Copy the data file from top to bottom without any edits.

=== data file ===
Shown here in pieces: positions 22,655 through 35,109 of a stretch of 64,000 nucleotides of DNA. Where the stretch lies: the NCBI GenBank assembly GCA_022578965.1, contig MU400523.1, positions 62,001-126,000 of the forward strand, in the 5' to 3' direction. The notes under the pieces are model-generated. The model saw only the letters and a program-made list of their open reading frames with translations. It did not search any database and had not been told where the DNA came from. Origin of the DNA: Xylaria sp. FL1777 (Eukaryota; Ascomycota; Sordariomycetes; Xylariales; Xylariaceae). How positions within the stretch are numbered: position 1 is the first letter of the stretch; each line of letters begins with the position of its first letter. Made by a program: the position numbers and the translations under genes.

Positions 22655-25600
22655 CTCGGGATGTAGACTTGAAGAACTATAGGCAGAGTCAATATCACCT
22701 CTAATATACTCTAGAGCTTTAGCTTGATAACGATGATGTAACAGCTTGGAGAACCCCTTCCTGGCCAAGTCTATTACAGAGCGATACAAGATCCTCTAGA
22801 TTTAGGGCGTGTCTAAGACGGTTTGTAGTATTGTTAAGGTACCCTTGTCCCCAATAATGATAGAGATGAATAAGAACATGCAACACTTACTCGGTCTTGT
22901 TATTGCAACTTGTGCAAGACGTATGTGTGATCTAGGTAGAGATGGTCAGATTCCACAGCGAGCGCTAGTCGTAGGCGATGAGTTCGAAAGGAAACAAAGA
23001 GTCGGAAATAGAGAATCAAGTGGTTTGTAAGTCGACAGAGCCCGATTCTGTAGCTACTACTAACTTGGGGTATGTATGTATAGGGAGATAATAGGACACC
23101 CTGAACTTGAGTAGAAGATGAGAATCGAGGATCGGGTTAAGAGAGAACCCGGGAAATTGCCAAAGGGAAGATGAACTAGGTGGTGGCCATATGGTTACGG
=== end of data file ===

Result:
Shown here in pieces: positions 22,655 through 35,109 of a stretch of 64,000 nucleotides of DNA. Where the stretch lies: the NCBI GenBank assembly GCA_022578965.1, contig MU400523.1, positions 62,001-126,000 of the forward strand, in the 5' to 3' direction. The notes under the pieces are model-generated. The model saw only the letters and a program-made list of their open reading frames with translations. It did not search any database and had not been told where the DNA came from. Origin of the DNA: Xylaria sp. FL1777 (Eukaryota; Ascomycota; Sordariomycetes; Xylariales; Xylariaceae). How positions within the stretch are numbered: position 1 is the first letter of the stretch; each line of letters begins with the position of its first letter. Made by a program: the position numbers and the translations under genes.

Positions 22655-25600
22655 CTCGGGATGTAGACTTGAAGAACTATAGGCAGAGTCAATATCACCT
22701 CTAATATACTCTAGAGCTTTAGCTTGATAACGATGATGTAACAGCTTGGAGAACCCCTTCCTGGCCAAGTCTATTACAGAGCGATACAAGATCCTCTAGA
22801 TTTAGGGCGTGTCTAAGACGGTTTGTAGTATTGTTAAGGTACCCTTGTCCCCAATAATGATAGAGATGAATAAGAACATGCAACACTTACTCGGTCTTGT
22901 TATTGCAACTTGTGCAAGACGTATGTGTGATCTAGGTAGAGATGGTCAGATTCCACAGCGAGCGCTAGTCGTAGGCGATGAGTTCGAAAGGAAACAAAGA
23001 GTCGGAAATAGAGAATCAAGTGGTTTGTAAGTCGACAGAGCCCGATTCTGTAGCTACTACTAACTTGGGGTATGTATGTATAGGGAGATAATAGGACACC
23101 CTGAACTTGAGTAGAAGATGAGAATCGAGGATCGGGTTAAGAGAGAACCCGGGAAATTGCCAAAGGGAAGATGAACTAGGTGGTGGCCATATGGTTACGG